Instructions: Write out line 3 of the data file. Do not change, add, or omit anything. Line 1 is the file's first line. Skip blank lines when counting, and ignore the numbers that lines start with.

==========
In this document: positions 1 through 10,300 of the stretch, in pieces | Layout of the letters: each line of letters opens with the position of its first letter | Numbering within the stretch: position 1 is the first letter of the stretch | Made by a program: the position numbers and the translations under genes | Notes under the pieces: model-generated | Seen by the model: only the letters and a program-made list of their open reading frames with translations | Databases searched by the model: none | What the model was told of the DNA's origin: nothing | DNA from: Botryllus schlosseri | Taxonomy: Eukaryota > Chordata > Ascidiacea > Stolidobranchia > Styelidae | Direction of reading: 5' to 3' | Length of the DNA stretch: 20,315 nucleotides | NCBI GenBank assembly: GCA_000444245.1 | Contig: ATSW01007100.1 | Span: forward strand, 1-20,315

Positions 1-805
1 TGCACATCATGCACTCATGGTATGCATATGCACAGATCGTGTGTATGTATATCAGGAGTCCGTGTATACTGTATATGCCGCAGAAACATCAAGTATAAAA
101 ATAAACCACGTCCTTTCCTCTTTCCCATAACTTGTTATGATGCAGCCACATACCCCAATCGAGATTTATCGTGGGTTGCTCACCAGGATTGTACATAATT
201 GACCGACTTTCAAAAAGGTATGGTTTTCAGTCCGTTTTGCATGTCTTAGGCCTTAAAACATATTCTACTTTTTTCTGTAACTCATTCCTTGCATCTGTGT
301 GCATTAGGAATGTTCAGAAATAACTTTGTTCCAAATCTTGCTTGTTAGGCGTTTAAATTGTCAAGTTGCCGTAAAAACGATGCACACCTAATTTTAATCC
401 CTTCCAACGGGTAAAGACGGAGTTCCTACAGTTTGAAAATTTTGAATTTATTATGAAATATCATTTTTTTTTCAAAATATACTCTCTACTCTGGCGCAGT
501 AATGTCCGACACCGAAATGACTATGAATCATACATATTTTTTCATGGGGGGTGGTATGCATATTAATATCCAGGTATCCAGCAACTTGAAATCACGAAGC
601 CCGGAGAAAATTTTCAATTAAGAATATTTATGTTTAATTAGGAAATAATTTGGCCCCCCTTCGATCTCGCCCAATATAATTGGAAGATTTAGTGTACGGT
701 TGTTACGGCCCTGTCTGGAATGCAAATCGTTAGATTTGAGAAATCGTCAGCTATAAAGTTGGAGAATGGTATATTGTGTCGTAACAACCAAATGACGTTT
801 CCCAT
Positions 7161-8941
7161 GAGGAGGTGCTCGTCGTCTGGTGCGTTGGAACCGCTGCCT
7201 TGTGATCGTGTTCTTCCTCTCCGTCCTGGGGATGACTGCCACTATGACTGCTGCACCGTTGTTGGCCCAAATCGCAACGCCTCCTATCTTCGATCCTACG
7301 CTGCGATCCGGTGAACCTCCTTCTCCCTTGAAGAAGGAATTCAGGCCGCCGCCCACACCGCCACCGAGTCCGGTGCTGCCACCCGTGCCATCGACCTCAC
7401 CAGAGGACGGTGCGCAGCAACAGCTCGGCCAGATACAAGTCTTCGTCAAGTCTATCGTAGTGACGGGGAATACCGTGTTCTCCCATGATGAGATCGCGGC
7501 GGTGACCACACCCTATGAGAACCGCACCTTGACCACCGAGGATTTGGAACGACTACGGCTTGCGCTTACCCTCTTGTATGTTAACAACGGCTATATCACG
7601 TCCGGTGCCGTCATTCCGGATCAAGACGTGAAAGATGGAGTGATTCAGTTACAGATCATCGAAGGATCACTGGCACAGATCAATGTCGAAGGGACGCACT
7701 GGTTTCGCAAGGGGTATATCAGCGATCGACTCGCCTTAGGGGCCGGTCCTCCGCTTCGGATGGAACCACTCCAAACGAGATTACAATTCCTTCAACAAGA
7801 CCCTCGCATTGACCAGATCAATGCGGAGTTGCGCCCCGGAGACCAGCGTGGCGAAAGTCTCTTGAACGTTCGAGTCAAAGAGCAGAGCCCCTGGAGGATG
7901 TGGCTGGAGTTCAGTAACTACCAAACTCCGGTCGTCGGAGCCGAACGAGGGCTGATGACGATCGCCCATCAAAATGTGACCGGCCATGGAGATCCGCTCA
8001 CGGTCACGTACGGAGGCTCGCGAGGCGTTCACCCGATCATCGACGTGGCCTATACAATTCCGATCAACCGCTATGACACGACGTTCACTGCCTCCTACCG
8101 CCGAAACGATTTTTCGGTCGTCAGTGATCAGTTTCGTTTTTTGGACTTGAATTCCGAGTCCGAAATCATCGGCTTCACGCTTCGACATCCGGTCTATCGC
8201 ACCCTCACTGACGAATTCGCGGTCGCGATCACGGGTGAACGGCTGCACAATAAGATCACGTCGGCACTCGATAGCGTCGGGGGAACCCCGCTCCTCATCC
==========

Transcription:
1 TGCACATCATGCACTCATGGTATGCATATGCACAGATCGTGTGTATGTATATCAGGAGTCCGTGTATACTGTATATGCCGCAGAAACATCAAGTATAAAA